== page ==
Aubergines are actually botanically classed as a berry, not a vegetable; they contain many small, edible seeds, which have a slightly bitter taste. They thrive in the sun, so they available all year in Sri Lanka but the best European crop appears in August.

Aubergine dishes are often associated with warmer climes; they feature heavily in Indian and North African cooking. The meaty, creamy flesh has proved so versatile that it appears in many other cuisines and it makes a great staple for vegetarian dishes. Famous aubergine dishes include ratatouille (France), moussaka (Greece), and baba ghanoush (Middle East).

Nutritional content and health benefits

Aubergines are a good source of fibre, folic acid and potassium. The skin contains anthocyanins, which are high in antioxidants, which can help the body fight off illness. Research also shows them to be effective in treating high levels of cholesterol. On the down side natural health practioners believe they can aggravate arthritis.

Choosing and cooking aubergines

Choose aubergines that feel weighty, with smooth, blemish-free skin and unwithered green stalks. They bruise easily so should be transported with care, and will keep in the fridge or a cool dark place for a few days.

You have probably heard it is recommended to salt aubergines before cooking to remove excess moisture and reduce their often-bitter taste; this isn’t as necessary as it once was – modern aubergines are less bitter but salting can help to reduce the generous amount of oil aubergines absorb during the cooking process.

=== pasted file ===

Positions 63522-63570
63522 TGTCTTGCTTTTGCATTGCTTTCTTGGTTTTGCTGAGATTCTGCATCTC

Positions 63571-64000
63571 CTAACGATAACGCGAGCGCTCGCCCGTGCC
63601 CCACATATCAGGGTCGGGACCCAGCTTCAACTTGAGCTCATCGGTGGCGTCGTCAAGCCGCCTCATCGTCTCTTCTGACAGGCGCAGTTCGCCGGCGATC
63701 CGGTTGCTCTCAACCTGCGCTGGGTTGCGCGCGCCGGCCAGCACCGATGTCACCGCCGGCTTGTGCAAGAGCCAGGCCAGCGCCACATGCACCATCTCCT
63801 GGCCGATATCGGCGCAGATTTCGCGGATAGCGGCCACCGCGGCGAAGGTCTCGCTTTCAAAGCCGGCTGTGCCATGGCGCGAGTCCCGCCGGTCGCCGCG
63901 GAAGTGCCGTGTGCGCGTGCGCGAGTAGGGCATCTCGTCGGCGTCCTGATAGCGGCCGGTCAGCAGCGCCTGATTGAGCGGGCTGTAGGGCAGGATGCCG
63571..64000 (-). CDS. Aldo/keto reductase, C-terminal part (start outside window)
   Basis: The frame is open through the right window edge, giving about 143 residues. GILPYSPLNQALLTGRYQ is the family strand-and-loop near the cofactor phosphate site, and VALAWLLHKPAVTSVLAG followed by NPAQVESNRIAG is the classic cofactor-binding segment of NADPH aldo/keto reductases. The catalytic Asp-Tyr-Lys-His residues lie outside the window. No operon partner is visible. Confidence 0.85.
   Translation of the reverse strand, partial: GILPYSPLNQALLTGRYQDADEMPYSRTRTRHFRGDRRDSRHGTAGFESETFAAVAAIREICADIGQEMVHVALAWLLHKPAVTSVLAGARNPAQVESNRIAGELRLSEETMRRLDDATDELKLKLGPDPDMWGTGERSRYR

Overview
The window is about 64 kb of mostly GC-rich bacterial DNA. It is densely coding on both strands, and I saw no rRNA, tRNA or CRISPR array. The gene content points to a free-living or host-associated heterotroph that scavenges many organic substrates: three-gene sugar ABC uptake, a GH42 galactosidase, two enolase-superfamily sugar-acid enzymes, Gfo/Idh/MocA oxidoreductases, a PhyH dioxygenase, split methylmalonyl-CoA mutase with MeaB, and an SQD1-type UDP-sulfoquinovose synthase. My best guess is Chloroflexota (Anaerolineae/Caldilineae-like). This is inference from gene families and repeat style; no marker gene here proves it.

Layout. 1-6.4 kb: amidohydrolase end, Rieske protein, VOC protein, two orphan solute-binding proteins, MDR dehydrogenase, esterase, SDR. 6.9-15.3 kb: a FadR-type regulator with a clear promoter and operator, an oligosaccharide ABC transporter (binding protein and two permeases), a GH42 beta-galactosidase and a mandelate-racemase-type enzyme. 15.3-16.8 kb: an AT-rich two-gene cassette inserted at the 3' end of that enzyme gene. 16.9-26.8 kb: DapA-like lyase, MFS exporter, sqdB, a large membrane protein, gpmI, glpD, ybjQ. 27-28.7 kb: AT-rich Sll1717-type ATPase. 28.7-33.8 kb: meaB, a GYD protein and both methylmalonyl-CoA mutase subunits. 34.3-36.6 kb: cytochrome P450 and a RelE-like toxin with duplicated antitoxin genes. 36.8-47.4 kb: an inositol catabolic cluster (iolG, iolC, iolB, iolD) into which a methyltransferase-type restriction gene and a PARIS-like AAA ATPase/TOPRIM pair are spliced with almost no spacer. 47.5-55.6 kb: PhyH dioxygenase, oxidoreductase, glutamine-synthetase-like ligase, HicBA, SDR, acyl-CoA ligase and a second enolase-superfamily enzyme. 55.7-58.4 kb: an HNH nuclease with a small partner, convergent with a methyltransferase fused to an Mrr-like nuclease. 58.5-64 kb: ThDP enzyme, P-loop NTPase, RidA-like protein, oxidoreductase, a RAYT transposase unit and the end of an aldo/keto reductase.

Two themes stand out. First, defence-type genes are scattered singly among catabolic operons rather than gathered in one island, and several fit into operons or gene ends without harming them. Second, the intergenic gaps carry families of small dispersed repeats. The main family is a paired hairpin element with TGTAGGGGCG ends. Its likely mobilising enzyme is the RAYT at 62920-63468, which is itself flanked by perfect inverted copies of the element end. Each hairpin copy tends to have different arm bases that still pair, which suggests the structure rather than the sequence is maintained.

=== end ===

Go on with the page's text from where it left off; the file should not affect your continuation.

To salt, cut into thick slices, sprinkle liberally with good quality salt and stand in a colander for 30 minutes, then rinse thoroughly and pat dry with kitchen towel.

Aubergines are great barbecued, fried, griddled and roasted. Here is a great aubergine/brinjal sandwich recipe!

See below for an authentic Sri Lankan recipe.

Aubergine facts

  • Aubergines are known by Americans, Canadians, Australians and Kiwis as eggplants because some 18th century varieties that settlers cultivated were round and white, resembling birds’ eggs.
  • Aubergines contain more nicotine than any other foodstuff; however, you would have to eat 20lbs (about 10 kilogrammes) in one sitting to have the same effect as one cigarette.
  • Globally, more than 4 million acres are used to cultivate aubergines.

Recipe – Sri Lankan Brinjal Moju (Aubergine accompaniment (like a spicy pickle) to Rice & Curry)


Brinjal moju
Brinjal moju
  • 5 medium aubergines – cut into strips (like chips/french fries)
  • 3-5 bombay onions or 10 small red onions or 10 shallots
  • 3-5 small green chillies- diagonally cut in the middle (depends on your HEAT tolerance!)
  • 10 cloves of finely chopped (or ground) garlic
  • Ginger (about a two inch piece – ground)
  • 2 tbsp of crushed dried red chillies
  • 1/3 cup of vinegar (any)
  • 3 tsp of black mustard seed (ground)
  • 3-4 full tsp sugar (according to taste)
  • 2 sprigs of curry leaves
  • 2 cloves (ground)
  • Salt to taste
  • Oil to deep fry (for an authentic Sri Lankan taste use coconut oil but less accustomed palates may prefer vegetable oil)


  1. Mix a tsp of salt and turmeric powder to the aubergine strips and let the mixture marinate for about 30 mins.  Heat oil to deep fry the strips until golden brown and crispy. Drain off the oil and keep aside.
  2. Fry the onions or shallots for about 2 mins and then fry the green chillies for about 30 seconds, drain and keep aside.
  3. Saute crushed red chillies for 15 seconds and fry curry leaves for about 15 seconds, drain and keep all fried stuff aside.
  4. Mix the ground garlic, ginger, mustard, cloves and sugar together with the vinegar and boil for 1 and 1/2 minutes until the sugar is dissolved.
  5. Take the mixture off the cooker and mix the rest of the fried items and add salt to taste. Mix well.
  6. Let it cool.
  7. Tip: This tastes better the next day!!